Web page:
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Decolonial Praxis: Enabling Intranational and Queer Coalition Building

Decolonial Praxis: Enabling Intranational and Queer Coalition Building Decolonial Praxis Enabling Intranational and Queer Coalition Building An Interview by Marcelle Maese-Cohen paola bacchetta maese-cohen: Can we start from the beginning? Where are you from? And I ask that in the most respectful and intersubjective way possible, not in the migra or border patrol way--"where were you born?"--but as a way of situating knowledge, the way that Anzaldúa speaks of the importance of naming yourself, both for the agency of the speaker and for the possibility of coalition work. bacchetta: Thank you, Marcelle. I was born in New York into a heterosexual family that was mixed nationally, culturally, and in terms of its racialization and morphologies. My grandparents converged out of Italy, Venezuela, and farther back Turkey, and even farther back northeastern Africa. I've lived most of my life in Paris, in India, and in Italy, before settling in the U.S. again in adulthood. These spaces, various languages, the forms of hybridity of which I am comprised and in which I'm immersed, my specific morphology and how it is perceived in the contexts in which I live, the sometimes conflicting and sometimes overlapping grids of intelligibility in which I've been formed, through which I have been framed, http://www.deepdyve.com/assets/images/DeepDyve-Logo-lg.png Qui Parle: Critical Humanities and Social Sciences University of Nebraska Press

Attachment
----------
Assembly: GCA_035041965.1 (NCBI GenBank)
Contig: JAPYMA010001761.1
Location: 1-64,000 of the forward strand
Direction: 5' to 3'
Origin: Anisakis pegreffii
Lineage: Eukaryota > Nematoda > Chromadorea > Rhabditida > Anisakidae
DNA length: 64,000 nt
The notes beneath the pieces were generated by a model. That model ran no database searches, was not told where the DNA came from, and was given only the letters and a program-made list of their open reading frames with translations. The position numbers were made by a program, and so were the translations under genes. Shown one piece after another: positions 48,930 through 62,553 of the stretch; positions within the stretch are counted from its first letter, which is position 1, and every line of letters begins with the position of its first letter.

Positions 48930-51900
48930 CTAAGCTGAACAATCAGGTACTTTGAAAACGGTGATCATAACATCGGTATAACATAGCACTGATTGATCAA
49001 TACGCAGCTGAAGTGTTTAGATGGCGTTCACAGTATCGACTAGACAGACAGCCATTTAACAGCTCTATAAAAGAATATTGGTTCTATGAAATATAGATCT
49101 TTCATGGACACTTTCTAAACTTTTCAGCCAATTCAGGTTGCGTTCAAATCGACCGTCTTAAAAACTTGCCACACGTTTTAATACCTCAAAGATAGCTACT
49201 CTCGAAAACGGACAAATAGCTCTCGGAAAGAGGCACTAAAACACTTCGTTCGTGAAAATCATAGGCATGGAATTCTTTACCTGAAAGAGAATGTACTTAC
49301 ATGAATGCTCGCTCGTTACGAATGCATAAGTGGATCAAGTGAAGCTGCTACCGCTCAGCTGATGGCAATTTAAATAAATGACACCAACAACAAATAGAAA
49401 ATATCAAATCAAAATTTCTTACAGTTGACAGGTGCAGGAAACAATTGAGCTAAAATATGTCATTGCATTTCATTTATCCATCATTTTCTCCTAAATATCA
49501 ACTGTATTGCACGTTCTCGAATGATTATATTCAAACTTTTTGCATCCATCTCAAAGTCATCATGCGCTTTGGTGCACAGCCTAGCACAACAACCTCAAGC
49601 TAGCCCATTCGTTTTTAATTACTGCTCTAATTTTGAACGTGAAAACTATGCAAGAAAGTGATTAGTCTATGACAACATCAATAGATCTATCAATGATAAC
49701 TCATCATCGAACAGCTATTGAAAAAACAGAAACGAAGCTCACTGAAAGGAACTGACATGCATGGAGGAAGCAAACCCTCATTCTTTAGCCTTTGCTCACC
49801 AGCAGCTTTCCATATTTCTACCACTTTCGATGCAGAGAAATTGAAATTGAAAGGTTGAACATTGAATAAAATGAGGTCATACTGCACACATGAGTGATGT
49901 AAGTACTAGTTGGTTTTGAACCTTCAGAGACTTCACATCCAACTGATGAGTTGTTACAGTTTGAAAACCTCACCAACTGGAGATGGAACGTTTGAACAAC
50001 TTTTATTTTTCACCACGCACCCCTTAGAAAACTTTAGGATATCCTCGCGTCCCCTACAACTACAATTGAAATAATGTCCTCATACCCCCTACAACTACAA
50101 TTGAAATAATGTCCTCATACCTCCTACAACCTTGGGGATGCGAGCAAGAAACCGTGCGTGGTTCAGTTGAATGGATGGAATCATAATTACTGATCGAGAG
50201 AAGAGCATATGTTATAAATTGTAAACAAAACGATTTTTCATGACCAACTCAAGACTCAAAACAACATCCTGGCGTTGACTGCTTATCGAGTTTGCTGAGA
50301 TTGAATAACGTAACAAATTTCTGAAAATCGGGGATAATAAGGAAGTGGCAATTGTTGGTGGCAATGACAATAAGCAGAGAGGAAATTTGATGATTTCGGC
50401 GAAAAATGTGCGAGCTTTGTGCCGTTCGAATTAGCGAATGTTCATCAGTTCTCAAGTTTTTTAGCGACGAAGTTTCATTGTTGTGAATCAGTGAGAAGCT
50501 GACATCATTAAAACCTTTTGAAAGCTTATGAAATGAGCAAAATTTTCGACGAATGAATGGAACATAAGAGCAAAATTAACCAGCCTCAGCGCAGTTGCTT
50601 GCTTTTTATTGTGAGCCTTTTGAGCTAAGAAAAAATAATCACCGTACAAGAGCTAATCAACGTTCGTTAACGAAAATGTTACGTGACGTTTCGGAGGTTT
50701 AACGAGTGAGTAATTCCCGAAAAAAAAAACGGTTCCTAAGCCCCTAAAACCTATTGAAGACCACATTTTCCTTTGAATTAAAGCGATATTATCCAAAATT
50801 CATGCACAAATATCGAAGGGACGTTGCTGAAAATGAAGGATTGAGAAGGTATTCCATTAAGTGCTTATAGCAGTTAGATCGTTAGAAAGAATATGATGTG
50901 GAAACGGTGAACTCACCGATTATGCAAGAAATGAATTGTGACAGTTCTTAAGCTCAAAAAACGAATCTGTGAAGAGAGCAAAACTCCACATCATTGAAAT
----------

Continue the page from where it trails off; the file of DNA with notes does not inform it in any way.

Decolonial Praxis: Enabling Intranational and Queer Coalition Building

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Publisher
University of Nebraska Press
Copyright
Copyright © University of Nebraska Press
ISSN
1938-8020
Publisher site
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Abstract

Decolonial Praxis Enabling Intranational and Queer Coalition Building An Interview by Marcelle Maese-Cohen paola bacchetta maese-cohen: Can we start from the beginning? Where are you from? And I ask that in the most respectful and intersubjective way possible, not in the migra or border patrol way--"where were you born?"--but as a way of situating knowledge, the way that Anzaldúa speaks of the importance of naming yourself, both for the agency of the speaker and for the possibility of coalition work. bacchetta: Thank you, Marcelle. I was born in New York into a heterosexual family that was mixed nationally, culturally, and in terms of its racialization and morphologies. My grandparents converged out of Italy, Venezuela, and farther back Turkey, and even farther back northeastern Africa. I've lived most of my life in Paris, in India, and in Italy, before settling in the U.S. again in adulthood. These spaces, various languages, the forms of hybridity of which I am comprised and in which I'm immersed, my specific morphology and how it is perceived in the contexts in which I live, the sometimes conflicting and sometimes overlapping grids of intelligibility in which I've been formed, through which I have been framed,

Journal

Qui Parle: Critical Humanities and Social SciencesUniversity of Nebraska Press

Published: May 21, 2010

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